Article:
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Memorable Matches From The Biff Era


Posted by... quigs eraofthebiff - on ... Friday, May 04, 2012




Get some more beers, or make another coffee, take your time and have some fun.

from Quigs "As mentioned previously, I am not a rugby league historian, a rugby league expert. I am just a lover of this era of Rugby League." ... This is a recollection of some of the battles, and the trench warfare that I, and others watched over time. Some are matches that I was told about, or read about.

MATCH SUMMARY Easter Monday, April 1971.......Cronulla's First ever game at the SCG

FROM RUBGY LEAGUE NEWS April 17 1971 by Tom Goodman.


Match of the Day against the Might of South Sydney.
(Premiers 1967,68,70 and 71, runners up 1970)

Last Saturday at the Cricket Ground will be remembered as Cronulla-Sutherland's day -- even though South Sydney won the match 16 - 15.

Not only was it Cronulla's first ever match at the famous Cricket Ground.

It was their stout hearted performance against the Premiers in a stirring match, which League President, Mr W.G.Buckley, said when congratulating Tommy Bishop and his team, had been a 'tonic' to League.

Cronulla - a team of "character," with its mixture of proven experience and raw-boned newcomers tothe big time - had thoroughly deserved the applause from all around the arena as they trooped off at half time leading 7 -4.

They were deeply moved by the standing ovation accorded themby the ground Members when they came wearily back after a gruelling contest, having failed to achieve the miracle of a touch line conversion of a dramatic try in the closing minutes.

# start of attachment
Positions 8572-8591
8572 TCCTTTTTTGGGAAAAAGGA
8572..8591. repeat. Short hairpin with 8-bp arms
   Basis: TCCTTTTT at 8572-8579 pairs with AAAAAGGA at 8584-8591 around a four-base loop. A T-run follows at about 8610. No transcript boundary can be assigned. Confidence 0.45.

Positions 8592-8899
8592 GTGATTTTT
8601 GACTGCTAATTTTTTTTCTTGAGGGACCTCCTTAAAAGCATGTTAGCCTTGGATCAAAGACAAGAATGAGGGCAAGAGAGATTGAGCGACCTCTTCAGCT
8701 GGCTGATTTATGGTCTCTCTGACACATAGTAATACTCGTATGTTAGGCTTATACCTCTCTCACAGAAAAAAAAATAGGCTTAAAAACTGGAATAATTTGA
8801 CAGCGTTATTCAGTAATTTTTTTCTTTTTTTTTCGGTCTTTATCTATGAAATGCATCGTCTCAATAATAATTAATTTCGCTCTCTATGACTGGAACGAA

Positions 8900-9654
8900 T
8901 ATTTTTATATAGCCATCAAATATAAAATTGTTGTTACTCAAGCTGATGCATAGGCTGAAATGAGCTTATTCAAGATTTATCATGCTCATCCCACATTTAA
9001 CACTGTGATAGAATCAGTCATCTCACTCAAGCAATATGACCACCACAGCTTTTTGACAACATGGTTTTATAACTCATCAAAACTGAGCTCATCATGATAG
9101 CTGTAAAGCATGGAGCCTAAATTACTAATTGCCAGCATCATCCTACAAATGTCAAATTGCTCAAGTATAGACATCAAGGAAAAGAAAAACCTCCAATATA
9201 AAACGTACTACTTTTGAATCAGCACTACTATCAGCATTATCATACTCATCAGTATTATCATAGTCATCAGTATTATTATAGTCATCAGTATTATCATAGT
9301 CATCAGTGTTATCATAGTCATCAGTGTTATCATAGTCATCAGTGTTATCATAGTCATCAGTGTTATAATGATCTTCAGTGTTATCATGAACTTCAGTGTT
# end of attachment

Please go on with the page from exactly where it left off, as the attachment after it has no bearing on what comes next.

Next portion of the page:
It was a great struggle- a match of sustained pressure. Souths trying everything they knew to break down the Sharks' plucky defence; Cronulla counter attacking and for some time in the second half having Souths penned in their 25 yard area.

Souths' defence stood up to the hammering.

The Sharks strong young shearer from Warren, Greg Allen, who had a hearty tussle with Souths' John Sattler in the Scrums, is tackled by lock Paul Sait. Sattler is behind Allen. No 10 is second rower John Macguire.

That was one of the most welcome features of this "tonic" match. The unflinching defence of both sides - a change from some of the games in which the art of scoring tries had been devalued by sloppy "tackling".

A such is was a six tackle success.

When I asked Souths Coach Clive Churchill what he thought of Cronulla's effort, the "Little Master" of other days, momentaritly shedding his smile of elation, said seriously, "Wonderful." He repeated, "Wonderful"

Churchill would have appreciated as much as anyone did, the work of present day "Little Wizard", stocky, red haired Tommy Bishop.

Bishop was the unforgettable master of ceremonies in this match, is such manner did he dictate his team's play, so that all their hopes seemed to rest on his sturdy shoulders.

There he was, dodging and sprinting, or throwing himself into the tackle.

At times fiery and indignent, at the crisis early in the second half when Souths had rushed on two converted tries, to lead 14-7, encouraging and cajolling. And his own work so creative - essentially creative and with a degree of deception.

He showed he was human, someone said, by dropping two successive balls in the second half, when Cronulla had the screws on Souths.

Ray Corcoran

But he came to light with those two magical passes, whipped out to right winger Ray Corcoran, which brought two shock tries, the second right "at the death" after Corcoran's electrifying dash of 80 yards in which he beat two men and held of Bobby Grants attempt to cover.

SEE STORIES ABOUT THIS MATCH -- Believe it or not, Quigs has a story about this game.


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